The following is a transcript of a question-and-answer session, conducted over the FSH Society’s Facebook page, with Julie Hershberg, PT, DPT, NCS. Hershberg is a physical therapist who is a Board Certified Neurologic Specialist. She practices at [re+active] physical therapy & wellness and is an instructor in Doctor of Physical Therapy program at USC.
I have been recently diagnosed. I have always been quite active. However, I have been told to stop my kettlebell class, as well as using any free weights, and go swimming instead. Is this something you agree with?
The general thought in the past is that strength training was harmful for FSHD—that is not the case now. Moderate-intensity strength and aerobic exercises have been found to be safe. So the answer is not a universal recommendation to stop strength training! However, it would be important to know how you are performing the exercises so that you are using the appropriate amount of resistance and not compensating or hurting yourself. I recommend a physical therapist to help give you guidance in this area!
I will link to an abstract for you to a Cochrane review of strength training. If you have any difficulty accessing the articles, send me a private message, and I will send those to you. I also have a presentation that I have done summarizing the literature for exercise and strengthening that I would be happy to pass on to you: http://www.ncbi.nlm.nih.gov/pubmed/23835682.
The conclusion of the Cochrane review: “Moderate-intensity strength training appears not to do harm, but there is insufficient evidence to conclude it offers benefit.” Cochrane review, 2013.
Someone told me about a zero-gravity treadmill. Would you recommend exercising on one of these for someone with FSHD?
Yes—I do love the Alter G anti-gravity treadmill for people who are able to walk. It is a supported treadmill that supports you with air (like water but without the resistance of water). I use this in my clinic, and now many gyms and physical therapy practices have them available: http://www.alterg.com.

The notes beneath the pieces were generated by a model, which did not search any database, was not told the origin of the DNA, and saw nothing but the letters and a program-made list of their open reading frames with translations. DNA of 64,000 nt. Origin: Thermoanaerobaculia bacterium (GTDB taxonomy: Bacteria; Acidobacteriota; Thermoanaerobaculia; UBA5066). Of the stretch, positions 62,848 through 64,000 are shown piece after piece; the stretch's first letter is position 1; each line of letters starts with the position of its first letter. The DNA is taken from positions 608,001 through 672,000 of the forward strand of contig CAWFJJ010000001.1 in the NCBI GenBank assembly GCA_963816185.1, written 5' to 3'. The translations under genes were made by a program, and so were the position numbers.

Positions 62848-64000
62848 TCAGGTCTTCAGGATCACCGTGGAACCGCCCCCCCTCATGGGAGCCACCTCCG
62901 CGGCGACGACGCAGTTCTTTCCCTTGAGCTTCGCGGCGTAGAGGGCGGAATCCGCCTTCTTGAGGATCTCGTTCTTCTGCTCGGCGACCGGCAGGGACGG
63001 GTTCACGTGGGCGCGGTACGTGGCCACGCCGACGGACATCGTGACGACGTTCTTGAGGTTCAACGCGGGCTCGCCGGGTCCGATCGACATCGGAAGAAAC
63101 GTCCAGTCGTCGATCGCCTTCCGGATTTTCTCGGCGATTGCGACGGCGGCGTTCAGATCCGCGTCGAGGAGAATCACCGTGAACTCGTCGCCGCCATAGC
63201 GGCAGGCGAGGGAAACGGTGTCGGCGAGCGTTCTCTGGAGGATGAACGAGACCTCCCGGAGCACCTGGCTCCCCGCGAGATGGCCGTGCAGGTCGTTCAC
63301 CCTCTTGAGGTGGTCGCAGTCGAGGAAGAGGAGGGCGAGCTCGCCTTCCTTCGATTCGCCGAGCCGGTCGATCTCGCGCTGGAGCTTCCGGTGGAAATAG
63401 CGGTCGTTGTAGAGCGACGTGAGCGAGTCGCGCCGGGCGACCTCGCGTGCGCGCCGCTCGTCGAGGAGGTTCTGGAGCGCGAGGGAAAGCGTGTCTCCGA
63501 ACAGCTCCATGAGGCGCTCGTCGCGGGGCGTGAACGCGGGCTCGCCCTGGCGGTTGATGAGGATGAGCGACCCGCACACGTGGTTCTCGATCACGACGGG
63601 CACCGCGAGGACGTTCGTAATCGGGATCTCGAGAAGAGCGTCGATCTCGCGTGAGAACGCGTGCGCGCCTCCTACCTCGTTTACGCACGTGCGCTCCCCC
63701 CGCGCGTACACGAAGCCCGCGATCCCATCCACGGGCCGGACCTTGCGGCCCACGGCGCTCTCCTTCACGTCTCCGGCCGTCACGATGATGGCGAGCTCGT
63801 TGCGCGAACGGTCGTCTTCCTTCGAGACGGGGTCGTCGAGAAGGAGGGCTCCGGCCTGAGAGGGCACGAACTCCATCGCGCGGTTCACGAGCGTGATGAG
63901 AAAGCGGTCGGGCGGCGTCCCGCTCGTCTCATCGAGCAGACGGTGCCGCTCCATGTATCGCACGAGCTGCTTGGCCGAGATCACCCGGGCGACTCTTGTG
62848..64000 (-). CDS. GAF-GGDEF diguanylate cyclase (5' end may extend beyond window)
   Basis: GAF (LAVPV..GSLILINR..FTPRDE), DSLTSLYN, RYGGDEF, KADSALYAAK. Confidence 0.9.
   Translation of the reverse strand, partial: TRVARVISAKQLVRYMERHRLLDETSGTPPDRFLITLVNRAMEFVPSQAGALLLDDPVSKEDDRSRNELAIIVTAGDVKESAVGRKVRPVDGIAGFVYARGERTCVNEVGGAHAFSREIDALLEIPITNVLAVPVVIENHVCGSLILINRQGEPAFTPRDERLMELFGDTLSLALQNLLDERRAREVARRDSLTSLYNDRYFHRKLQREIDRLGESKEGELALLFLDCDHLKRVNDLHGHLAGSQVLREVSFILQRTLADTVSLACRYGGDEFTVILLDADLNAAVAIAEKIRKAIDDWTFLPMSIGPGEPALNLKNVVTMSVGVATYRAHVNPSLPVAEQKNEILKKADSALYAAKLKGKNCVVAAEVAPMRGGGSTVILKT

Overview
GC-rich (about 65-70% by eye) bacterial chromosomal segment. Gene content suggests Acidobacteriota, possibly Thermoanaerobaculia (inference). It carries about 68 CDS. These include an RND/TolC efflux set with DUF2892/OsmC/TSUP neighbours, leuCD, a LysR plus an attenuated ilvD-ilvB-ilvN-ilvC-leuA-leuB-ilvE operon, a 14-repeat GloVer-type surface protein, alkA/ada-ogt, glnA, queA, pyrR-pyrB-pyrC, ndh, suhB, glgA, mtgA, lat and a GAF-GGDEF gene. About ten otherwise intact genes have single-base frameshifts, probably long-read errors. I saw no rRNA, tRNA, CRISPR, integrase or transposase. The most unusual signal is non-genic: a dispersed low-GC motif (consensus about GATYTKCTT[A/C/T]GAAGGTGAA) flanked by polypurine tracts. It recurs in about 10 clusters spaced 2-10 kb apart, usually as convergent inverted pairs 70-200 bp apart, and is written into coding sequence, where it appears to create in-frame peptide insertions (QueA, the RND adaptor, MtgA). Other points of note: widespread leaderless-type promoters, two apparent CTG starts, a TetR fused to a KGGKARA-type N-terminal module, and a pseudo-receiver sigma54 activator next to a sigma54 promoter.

My son, age 36, has FSH. His general doctor was concerned about his marked lordosis and his chronic back pain and sent him to a spine specialist. The general doc said she hoped there would be a brace that would improve the lordosis and pain. However, the spine specialist examined my son for a fair amount of time and determined that he would “fall over” if he wore a brace because it would throw off his way of walking. He seemed to be saying that our son’s lordosis and his peculiar center of gravity have forced him to adapt his walk in order to remain upright. A brace to alter the lordosis would throw off his equilibrium, causing him to fall. I realize you have not seen our son, but, in general, do you agree that a back brace could cause this kind of outcome?
The simple answer is that no one brace is a one-size fits all solution for lordosis and back pain and it really does take some trying different types of braces to see if a type of brace might be helpful. It is true that biomechanically the hyperlordosis can provide people hip and knee stability in stance and can be a compensation for weak hip extensors. It is possible that altering the alignment may make a person feel more unstable. However, I am not sure that an abdominal brace would particularly alter the alignment enough to cause a problem.